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Arizona Cardinals offseason: Releasing Ted Ginn was the team's worst move?

Bleacher Report graded out every teams offseason move, who was the best and the worst according to Bleacher Report?

Bob Donnan-USA TODAY Sports

During the offseason, writers grade every little thing that a team does. From free agency, to draft, to coaching changes. It's a regularity on any website at this time of year. From NFL, to ESPN, to Bleacher Report.

recent article by the Russel Baxter on Bleacher Report went ahead and listed what they thought was every teams best and worst offseason moves.

What he thought was the teams best move is what most fans would agree with. Mike Iupati. The fact that Steve Keim and Bruce Arians were able to snatch a premier left guard, from a divisional foe no less, showed why they are the hottest duo on the block. The addition was made in the hope that the Cardinals could fix a run game that ranked 31st last season. Iupati has been known as a mauler in the run game, and adding him next to Veldheer, would make that left side very scary to try and stop the run against.

While many would agree that Iupati is the teams best move, Baxter's 'worst' move could scratch a few heads.

He believes the team moving on from Ted Ginn, is the "worst" move.

He states this in his post:

While the former first-round draft choice didn’t add much as a pass-catcher this past season (14 receptions for 190 yards), Ginn is always a factor on special teams and did take back a punt for a score in a Week 2 win over the New York Giants.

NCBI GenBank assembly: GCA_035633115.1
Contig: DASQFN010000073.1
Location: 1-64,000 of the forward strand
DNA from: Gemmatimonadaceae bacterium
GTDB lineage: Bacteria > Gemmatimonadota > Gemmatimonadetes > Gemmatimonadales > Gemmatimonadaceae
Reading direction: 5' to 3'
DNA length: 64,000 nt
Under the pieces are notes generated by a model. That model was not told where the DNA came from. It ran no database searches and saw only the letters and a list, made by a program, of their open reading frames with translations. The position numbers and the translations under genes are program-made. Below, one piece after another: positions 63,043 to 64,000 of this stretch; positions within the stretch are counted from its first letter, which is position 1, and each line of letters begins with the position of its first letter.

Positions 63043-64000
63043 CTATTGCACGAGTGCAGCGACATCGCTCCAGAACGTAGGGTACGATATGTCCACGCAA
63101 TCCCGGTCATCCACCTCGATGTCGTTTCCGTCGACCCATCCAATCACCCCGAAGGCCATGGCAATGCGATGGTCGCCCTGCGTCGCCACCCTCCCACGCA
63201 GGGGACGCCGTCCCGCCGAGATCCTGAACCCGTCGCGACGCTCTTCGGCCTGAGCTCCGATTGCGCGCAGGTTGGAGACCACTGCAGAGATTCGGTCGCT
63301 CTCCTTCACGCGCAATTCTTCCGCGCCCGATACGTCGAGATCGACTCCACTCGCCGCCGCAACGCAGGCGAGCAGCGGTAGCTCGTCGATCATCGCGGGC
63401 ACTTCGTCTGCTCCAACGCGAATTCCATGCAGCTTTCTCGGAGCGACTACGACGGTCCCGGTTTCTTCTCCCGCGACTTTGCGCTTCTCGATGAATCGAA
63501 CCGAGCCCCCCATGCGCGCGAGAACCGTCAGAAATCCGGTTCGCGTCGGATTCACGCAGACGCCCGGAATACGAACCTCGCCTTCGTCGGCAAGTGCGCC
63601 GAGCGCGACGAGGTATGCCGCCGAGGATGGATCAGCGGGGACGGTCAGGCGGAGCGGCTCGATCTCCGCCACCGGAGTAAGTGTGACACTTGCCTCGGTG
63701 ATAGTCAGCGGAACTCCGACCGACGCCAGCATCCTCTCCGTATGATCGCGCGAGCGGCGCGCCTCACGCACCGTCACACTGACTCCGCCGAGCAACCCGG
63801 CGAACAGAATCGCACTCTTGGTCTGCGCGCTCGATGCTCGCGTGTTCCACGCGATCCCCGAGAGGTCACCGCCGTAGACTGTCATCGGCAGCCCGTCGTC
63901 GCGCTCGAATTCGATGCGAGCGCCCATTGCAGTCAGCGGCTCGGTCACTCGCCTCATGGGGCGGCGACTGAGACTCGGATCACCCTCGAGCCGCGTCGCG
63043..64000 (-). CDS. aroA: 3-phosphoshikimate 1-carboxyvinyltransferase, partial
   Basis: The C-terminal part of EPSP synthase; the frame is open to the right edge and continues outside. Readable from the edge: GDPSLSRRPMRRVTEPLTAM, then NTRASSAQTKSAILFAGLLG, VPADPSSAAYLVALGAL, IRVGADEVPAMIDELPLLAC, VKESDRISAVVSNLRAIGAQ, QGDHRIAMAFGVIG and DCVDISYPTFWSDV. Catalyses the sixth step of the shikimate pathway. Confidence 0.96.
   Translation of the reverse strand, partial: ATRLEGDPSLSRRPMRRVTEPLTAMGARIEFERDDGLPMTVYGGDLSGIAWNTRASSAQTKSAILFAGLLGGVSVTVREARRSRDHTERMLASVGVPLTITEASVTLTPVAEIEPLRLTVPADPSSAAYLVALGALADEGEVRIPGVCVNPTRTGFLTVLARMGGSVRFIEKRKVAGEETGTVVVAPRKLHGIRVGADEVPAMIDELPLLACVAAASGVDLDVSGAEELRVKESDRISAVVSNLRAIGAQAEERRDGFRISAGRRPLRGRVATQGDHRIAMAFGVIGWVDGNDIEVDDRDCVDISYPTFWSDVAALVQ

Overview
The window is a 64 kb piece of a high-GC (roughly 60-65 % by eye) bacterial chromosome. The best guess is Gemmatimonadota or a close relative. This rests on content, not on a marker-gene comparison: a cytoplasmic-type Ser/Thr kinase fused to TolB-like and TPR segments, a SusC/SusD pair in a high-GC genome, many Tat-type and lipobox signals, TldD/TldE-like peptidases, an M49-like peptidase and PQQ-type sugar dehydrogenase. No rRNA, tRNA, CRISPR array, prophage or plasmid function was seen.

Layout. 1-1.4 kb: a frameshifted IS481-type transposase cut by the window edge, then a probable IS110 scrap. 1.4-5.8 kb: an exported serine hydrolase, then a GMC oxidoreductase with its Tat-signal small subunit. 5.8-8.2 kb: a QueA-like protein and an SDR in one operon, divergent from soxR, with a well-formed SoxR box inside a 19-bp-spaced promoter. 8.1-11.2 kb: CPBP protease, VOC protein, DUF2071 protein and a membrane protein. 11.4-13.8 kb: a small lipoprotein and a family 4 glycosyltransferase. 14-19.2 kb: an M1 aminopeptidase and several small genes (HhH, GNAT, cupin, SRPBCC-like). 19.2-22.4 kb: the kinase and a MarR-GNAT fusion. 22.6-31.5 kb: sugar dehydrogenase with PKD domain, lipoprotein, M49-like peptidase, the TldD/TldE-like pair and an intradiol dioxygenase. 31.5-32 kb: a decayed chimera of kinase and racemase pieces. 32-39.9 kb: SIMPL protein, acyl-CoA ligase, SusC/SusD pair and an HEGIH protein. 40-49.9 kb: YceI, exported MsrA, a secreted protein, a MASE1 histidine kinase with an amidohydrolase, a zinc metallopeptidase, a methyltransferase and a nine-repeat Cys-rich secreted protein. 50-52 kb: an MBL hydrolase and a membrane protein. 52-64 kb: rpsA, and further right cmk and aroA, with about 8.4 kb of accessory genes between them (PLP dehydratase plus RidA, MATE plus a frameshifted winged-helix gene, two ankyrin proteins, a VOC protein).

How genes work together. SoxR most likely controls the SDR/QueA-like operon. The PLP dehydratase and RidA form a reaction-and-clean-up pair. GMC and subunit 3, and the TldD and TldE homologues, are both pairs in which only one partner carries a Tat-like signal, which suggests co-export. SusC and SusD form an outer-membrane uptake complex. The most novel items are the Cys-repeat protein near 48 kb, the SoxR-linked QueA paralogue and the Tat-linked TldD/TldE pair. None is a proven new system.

Ginn, by my count, was a factor only a few times all season. Ginn recorded 277 punt return yards, for a mere 10.7 yards per attempt on 26 attempts. He also fair caught an extra 24 times. If you watch the tape, a lot of those left us scratching our heads, whether he fair caught it in the 10 yard line or with 10-15 yards space between himself and defenders.

On kickoffs, Ginn fared much worse. On 22 returns, Ginn only recorded 417 yards, for 19 yards per return. His longest was 43 yards. Many fans cringed when he would return from five yards deep, only to make it to the 15 yard line. Not to mention his crucial fumble against Carolina in the playoffs (Cough he did it on purpose cough).

If I had any say, Dan Williams would be my "worst" offseason move. While the loss of him won't hurt, and he was looking for more money than the team was willing to pay for a guy who played less than 50% of the defensive snaps last season, he was a solid contributor since his arrival in 2010.

So what say you? Is Baxter correct in his assessment? Let us know in the comments below!